Android 2.2 is also bringing about a number of Settings options that will make everyone's life a little bit easier. There's now a setting for backing up your applications and restoring that information upon re-installation. Potentially more interesting is the native ability to store applications on an SD/microSD card. This is a huge, huge change. One of the main gripes against Android was that users could only install applications onto the free storage that was built into one's phone. No SD card loading was allowed, so if your Android handset only had 100MB of internal storage space left open, you couldn't have more than 100MB of apps installed at a time. If you wanted more, you had to delete some of what you had already installed. Apple's iPhone has at least 8GB of internal storage, and you can fill all of that with apps if you so choose.
With this new "Move To SD" feature, users can manage applications and move them to and from the external storage card with a single click. Of note, applications will have to support this feature, so not every single app will be able to be stored externally. Developers can choose to only allow internal installations if they feel that the latency issue of fetching content on an external SD card will provide exceptionally poor app performance. We doubt too many devs will enforce this, though. This new rule also means that you can have several SD cards with different batches of apps; one card for work apps, another for personal. It's like carrying multiple phone profiles by carrying multiple cards.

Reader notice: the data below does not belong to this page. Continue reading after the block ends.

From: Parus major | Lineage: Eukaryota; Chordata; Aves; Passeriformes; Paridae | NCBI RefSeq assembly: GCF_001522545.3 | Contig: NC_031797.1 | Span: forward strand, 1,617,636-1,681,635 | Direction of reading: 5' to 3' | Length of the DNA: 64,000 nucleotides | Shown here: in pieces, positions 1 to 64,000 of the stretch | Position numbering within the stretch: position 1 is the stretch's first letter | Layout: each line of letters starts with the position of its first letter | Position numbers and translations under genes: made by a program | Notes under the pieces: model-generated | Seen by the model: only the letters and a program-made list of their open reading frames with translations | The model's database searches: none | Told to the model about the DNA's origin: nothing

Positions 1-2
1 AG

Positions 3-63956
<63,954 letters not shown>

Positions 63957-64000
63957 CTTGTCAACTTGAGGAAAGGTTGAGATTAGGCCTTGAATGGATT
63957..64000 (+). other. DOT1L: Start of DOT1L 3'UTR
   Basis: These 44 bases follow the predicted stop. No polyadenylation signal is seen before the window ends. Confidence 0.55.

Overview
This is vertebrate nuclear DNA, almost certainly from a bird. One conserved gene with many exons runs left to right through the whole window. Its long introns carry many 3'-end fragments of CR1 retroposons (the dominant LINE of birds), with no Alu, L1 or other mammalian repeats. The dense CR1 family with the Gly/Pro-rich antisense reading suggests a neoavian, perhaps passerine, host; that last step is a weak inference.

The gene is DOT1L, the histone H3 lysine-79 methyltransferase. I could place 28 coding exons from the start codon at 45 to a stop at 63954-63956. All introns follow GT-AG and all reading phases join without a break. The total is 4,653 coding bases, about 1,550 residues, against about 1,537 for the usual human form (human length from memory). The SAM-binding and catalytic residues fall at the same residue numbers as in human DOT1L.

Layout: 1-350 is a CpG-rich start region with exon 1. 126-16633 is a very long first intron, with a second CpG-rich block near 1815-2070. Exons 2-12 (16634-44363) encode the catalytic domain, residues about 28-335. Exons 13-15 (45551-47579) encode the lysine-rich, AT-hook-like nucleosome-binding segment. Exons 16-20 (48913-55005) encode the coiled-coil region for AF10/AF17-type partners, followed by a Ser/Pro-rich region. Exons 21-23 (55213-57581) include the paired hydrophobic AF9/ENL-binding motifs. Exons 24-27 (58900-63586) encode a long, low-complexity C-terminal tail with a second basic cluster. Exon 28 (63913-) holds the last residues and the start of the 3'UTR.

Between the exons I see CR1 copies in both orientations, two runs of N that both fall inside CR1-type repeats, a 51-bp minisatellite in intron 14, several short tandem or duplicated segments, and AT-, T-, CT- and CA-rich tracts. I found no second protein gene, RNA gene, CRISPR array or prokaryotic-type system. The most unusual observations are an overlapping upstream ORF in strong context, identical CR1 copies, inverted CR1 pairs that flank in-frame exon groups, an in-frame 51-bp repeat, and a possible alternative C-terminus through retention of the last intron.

Another major, major addition to the framework of Android 2.2 is the addition of Portable Wi-Fi Hotspot. This feature does exactly what you think it does: it enables your Android phone to turn into a mobile Wi-Fi hotspot, exactly like Verizon's Palm Pre Plus and many other phones can do today. Basically, with this enabled, your phone connects to a data network and then broadcasts that signal out via Wi-Fi. A handful of devices can then connect to your phone in order to connect to the Internet via AT&T or T-Mobile (based on what SIM you have inserted). Very few mobile operating systems ship with a native ability to tether at all (2.2 adds USB tethering), let alone tether via mobile hotspot. For travelers, this is a huge addition that's impossible to overlook or take lightly.